PEM Curve vs. Worm Gear Position


billk@...
 

I just started doing some astrophotography with my new 1100 and I have been reading up on PEM. Since I'm new to PEM and I cannot seem to find an answer to my simple question, I figured I would just ask it here. I'm curious if there is anything about the PEM curve application that is affected when the worm gears are disengaged from the RA/DEC drive gears for checking balance etc.? Does the mount's servo system have sensors to know the exact position of the worm gears such that there are no phasing issues?


Bill Long
 

No, disengaging the worm for balance will not cause a problem with your PEM Curve. 


From: main@ap-gto.groups.io <main@ap-gto.groups.io> on behalf of billk@... <billk@...>
Sent: Tuesday, September 7, 2021 8:55 AM
To: main@ap-gto.groups.io <main@ap-gto.groups.io>
Subject: [ap-gto] PEM Curve vs. Worm Gear Position
 
I just started doing some astrophotography with my new 1100 and I have been reading up on PEM. Since I'm new to PEM and I cannot seem to find an answer to my simple question, I figured I would just ask it here. I'm curious if there is anything about the PEM curve application that is affected when the worm gears are disengaged from the RA/DEC drive gears for checking balance etc.? Does the mount's servo system have sensors to know the exact position of the worm gears such that there are no phasing issues?


W Hilmo
 

The interface between the worm and the wheel (which is what you are affecting when you balance) has a 24 hour period.? This is not something that you need to worry about with PEM.

The key to knowing whether you need to redo PEM or not is knowing whether the mount can keep track of the worm position.? If you make any adjustments to the spur gears inside the gearbox, the mount will not know about the new position, so you would need to redo PEM after such an adjustment.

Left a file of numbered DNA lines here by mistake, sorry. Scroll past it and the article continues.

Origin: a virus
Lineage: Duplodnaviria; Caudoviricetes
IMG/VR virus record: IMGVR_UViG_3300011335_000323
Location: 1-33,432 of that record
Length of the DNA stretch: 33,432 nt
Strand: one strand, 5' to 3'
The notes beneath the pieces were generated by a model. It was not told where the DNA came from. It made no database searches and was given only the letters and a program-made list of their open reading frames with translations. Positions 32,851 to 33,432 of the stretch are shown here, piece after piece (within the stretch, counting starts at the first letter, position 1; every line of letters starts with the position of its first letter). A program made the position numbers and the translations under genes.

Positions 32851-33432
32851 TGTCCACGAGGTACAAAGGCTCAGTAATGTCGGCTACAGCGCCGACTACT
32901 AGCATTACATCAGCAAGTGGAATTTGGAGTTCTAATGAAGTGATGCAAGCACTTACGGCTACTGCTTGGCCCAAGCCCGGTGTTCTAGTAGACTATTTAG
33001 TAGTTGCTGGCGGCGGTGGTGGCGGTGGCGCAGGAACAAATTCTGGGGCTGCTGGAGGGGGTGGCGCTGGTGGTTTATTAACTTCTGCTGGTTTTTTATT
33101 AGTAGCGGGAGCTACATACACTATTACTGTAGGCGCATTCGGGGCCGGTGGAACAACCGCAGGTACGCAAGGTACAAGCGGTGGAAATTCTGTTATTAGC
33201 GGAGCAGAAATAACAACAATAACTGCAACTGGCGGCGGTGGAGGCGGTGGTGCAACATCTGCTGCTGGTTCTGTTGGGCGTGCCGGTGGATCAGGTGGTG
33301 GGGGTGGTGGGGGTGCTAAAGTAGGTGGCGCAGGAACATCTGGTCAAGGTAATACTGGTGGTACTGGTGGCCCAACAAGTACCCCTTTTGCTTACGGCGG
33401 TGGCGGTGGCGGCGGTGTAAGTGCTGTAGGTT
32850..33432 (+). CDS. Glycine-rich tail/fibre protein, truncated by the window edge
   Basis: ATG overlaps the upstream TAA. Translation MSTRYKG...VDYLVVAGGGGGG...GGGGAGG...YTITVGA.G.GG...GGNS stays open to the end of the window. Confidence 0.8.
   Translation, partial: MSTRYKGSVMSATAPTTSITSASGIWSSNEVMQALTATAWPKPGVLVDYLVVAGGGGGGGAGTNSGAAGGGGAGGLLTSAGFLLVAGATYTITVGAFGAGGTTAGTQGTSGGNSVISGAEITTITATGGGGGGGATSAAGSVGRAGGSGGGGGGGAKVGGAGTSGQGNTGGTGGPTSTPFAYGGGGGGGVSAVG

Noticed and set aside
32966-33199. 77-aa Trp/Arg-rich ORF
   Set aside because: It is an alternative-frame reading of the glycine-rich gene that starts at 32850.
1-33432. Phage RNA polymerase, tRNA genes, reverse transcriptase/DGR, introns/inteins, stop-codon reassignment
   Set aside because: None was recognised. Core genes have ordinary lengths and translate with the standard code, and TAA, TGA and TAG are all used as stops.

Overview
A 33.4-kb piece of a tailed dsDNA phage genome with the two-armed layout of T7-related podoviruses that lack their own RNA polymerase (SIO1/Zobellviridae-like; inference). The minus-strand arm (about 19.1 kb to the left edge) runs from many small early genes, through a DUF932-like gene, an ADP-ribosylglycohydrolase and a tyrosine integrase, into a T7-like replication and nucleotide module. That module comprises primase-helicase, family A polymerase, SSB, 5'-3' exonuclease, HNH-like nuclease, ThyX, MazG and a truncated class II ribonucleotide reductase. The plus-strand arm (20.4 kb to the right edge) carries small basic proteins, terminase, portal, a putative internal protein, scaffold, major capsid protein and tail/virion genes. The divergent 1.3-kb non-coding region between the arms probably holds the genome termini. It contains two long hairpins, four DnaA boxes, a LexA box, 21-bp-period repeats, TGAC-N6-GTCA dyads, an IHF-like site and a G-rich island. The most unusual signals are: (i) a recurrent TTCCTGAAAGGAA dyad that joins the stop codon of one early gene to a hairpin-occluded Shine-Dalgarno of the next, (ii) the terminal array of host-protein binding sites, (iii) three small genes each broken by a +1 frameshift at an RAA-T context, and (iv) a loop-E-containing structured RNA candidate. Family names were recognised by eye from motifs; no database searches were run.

-Wade

On 9/7/21 10:51 AM, Bill Long wrote:
No, disengaging the worm for balance will not cause a problem with your PEM Curve.?


From: main@ap-gto.groups.io <main@ap-gto.groups.io> on behalf of billk@... <billk@...>
Sent: Tuesday, September 7, 2021 8:55 AM
To: main@ap-gto.groups.io <main@ap-gto.groups.io>
Subject: [ap-gto] PEM Curve vs. Worm Gear Position
?
I just started doing some astrophotography with my new 1100 and I have been reading up on PEM. Since I'm new to PEM and I cannot seem to find an answer to my simple question, I figured I would just ask it here. I'm curious if there is anything about the PEM curve application that is affected when the worm gears are disengaged from the RA/DEC drive gears for checking balance etc.? Does the mount's servo system have sensors to know the exact position of the worm gears such that there are no phasing issues?


billk@...
 
Edited

Thanks Bill. I found this under a PEM topic and it was just the technical rationale I was looking for. Just happened to find it after posting:

And here are some more great and exclusive features of AP electronics that AP doesn't bother to mention in their literature or specifications:
 
A. Power-loss detection and data preservation. AP servo controllers can detect when power has been lost/cut and by using a special "brownout protection circuit" they quickly save the worm gear angle, worm wheel angle and spur gear train rotation position to NVRAM. That way the controllers know exactly where the spur and worm gears and wheels are positioned when power is restored. This is how the PEM data is kept in sync and how the controller already knows where the mount is pointed when it is powered up. Of course if a user is doing portable setups and/or the clutches are opened, the controller won't know if the OTA is pointing to stuff accurately or not. A single Calibration/Sync will fix that, when needed. This is also a great feature at star parties and outreach events. If someone kicks out your power connection, all you have to do is restore power, initialize the CP1/2/3/4 servo controller (automatic with the AP hand controller) and do another GOTO the object to get it back in the center of the eyepiece and track it 

Thanks for the quick answers - 

Bill K.